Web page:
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Sesame and Lilies by John Ruskin
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Sesame and Lilies (1865)

by John Ruskin

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I couldn't decipher who wrote the short commentary in the back of the book entitled "The Personality of Ruskin", Arthur Quiller-Couch or Sybil Wragge probably, but they were right I think. Ruskin came across to me as an opinionated bigot who was very pleased with himself and whom I would not have liked at all. Yes, he wrote and lectured some 150 years ago and our social mores have changed considerably, but he made me uncomfortable. I like the physical book though. The Kings Treasuries of Literature series is delightfully designed and produced. ( )
  gmillar | Feb 7, 2014 |
For years I assumed this book, a gift from my Great-Aunt to my beloved Aunt, was just one of those books of beautiful thoughts. On closer inspection it is two lectures delivered by John Ruskin on the education of boys and girls respectively. It's easy to criticise from our 21st century perspective of course, but in his irritatingly didactic and patronising way ("her intellect is not for invention or creation, but for sweet ordering, arrangement and decision") he was advanced for his time "You bring up your girls as if they were meant for sideboard ornaments, and then complain of their frivolity. Give them the same advantages that you give their brothers". Still, some of his thoughts seem both horrifying and amusing now "You may chisel a boy into shape, as you would a rock, or hammer him into it... but you cannot hammer a girl into anything. She grows as a flower does". My favourite is his suggestion to "Let her loose in the library, I say, as you do a fawn in the field. It knows the bad weeds...". This didn't quite work in my own case, though a lot of my childhood was spent in libraries. I remember puzzling over various pornographic works among others. I guess my "steps of virgin liberty" were astray. So were those of Ruskin's wife who left him for another man. I guess she felt misunderstood.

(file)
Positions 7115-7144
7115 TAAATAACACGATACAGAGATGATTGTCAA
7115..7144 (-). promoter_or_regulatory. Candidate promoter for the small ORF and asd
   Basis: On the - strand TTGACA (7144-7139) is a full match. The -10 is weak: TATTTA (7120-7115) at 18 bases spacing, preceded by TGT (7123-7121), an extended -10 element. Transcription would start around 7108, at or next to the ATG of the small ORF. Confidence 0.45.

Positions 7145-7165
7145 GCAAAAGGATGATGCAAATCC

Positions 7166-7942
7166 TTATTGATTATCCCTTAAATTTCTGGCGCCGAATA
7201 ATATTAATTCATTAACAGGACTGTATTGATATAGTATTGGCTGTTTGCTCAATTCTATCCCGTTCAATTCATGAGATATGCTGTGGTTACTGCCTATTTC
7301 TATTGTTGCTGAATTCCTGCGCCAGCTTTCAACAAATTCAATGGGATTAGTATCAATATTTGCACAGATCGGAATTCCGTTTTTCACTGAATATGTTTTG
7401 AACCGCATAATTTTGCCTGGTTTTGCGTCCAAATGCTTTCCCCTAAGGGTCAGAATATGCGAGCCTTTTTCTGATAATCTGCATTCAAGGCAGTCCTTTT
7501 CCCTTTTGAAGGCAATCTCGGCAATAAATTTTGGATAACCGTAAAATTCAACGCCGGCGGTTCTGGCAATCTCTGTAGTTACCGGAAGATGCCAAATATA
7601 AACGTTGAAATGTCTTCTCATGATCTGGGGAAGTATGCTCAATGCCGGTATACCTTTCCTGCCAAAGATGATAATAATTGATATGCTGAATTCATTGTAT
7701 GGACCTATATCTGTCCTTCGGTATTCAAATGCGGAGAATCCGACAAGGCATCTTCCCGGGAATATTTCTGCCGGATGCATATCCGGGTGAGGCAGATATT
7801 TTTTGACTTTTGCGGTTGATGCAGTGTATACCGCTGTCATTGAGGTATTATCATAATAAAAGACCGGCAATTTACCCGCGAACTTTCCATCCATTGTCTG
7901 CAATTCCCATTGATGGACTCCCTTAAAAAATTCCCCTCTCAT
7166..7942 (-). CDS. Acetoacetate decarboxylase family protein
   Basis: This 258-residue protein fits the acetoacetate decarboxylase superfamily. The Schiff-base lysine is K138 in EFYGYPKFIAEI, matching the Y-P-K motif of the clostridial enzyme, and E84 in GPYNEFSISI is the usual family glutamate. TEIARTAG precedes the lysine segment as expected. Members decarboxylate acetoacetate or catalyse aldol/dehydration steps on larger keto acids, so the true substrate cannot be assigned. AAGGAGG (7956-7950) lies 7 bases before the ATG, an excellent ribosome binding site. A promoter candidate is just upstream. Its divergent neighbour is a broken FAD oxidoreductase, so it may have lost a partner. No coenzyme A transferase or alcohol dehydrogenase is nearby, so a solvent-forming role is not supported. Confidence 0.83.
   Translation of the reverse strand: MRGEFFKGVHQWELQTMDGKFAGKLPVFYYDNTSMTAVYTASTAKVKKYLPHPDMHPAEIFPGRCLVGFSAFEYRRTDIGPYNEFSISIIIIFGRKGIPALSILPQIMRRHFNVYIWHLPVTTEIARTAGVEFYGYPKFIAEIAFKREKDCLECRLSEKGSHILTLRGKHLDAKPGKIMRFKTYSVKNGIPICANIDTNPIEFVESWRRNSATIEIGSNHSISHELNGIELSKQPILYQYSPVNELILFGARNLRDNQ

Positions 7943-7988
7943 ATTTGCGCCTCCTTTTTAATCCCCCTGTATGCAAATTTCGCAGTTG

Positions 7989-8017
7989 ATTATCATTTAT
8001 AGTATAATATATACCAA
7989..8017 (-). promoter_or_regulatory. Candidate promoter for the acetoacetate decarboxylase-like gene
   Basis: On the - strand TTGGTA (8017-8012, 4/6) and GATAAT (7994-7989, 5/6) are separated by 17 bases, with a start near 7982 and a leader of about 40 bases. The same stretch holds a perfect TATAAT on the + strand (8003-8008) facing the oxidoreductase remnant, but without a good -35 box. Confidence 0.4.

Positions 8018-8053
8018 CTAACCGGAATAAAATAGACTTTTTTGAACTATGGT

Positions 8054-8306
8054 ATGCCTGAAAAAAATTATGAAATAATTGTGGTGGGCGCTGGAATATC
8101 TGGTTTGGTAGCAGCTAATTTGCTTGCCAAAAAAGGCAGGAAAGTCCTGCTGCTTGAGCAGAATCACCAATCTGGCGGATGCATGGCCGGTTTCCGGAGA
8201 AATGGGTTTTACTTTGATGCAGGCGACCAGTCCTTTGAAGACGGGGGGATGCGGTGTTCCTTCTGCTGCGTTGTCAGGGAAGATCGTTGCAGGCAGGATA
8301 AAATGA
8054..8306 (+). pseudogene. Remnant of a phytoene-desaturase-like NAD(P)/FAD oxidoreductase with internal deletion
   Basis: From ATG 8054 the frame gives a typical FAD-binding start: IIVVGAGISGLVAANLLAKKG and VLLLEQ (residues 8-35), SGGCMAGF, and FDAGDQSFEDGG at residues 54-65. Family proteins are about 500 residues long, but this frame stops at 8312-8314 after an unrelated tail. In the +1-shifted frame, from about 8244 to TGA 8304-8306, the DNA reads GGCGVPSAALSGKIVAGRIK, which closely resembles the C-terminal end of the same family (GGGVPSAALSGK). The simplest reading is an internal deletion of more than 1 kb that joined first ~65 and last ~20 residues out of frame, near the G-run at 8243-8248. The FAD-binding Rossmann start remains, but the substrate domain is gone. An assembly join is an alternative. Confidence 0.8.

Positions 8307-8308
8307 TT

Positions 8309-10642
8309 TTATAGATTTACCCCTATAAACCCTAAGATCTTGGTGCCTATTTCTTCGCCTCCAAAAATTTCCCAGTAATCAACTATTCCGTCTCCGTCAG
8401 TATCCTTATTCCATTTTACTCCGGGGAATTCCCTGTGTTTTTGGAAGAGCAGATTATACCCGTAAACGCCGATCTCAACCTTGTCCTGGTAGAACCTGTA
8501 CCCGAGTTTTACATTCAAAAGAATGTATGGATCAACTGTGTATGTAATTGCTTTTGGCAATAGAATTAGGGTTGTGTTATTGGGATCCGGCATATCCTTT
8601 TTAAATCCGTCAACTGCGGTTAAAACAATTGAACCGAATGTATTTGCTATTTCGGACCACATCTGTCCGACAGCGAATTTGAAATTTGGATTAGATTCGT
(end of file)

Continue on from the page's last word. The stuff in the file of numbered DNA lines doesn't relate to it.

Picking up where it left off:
Anyway, whatever the intended message for my Aunt in the gift of this pretty little book, I don't think she received it. The pages appear not to have been opened flat enough for reading until now.
  Eurydice2 | Sep 3, 2010 |
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....I want to speak to you about books;and about the way we read them, and could, or should read them.
I have been trying, thus far, to show you what should be the place and what the power of woman.
I know I am right in this.
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Amazon.com Product Description (ISBN 0300092601, Paperback)

John Ruskin's "Sesame and Lilies", first published in 1865, stands as a classic 19th-century statement on the natures and duties of men and women. Although widely popular in its time, the work in its entirety has been out of print since the early 20th century. This volume reunites the two halves of the work: "Of Kings' Treasuries", in which Ruskin critiques Victorian manhood, and "Of Queens' Gardens", in which he counsels women to take their places as the moral guides of men and urges the parents of girls to educate them to this end. Feminist critics of the 1960s and 1970s regarded "Of Queens' Gardens" as an exemplary expression of repressive Victorian ideas about femininity, and they paired it with John Stuart Mill's more progressive "Subjection of Women". This volume, by including the often ignored "Of Kings' Treasuries", offers readers full access to Ruskin's complex and sometimes contradictory views on men and women. The accompanying essays place "Sesame and Lilies" within historical debates on men, women, culture and the family. Elizabeth Helsinger examines the text as a meditation on the pleasures of reading; Seth Koven gives a wide-ranging account of how Victorians read "Sesame and Lilies"; and Jan Marsh situates the work within controversies over educational reform.

(retrieved from Amazon Mon, 30 Sep 2013 13:59:05 -0400)

(see all 3 descriptions)

First published in 1865, Ruskin's two lectures on educational reform codify Victorian ideals of men and women. In Of Kings' Treasuries," Ruskin critiques contemporary manhood, while in Of Queens' Gardens," he urges women to be educated to serve as the moral guides of men. An intriguing look into the roles of men, women, and the family in the nineteenth century.… (more)

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Yale University Press

Two editions of this book were published by Yale University Press.

Editions: 0300092601, 0300092598

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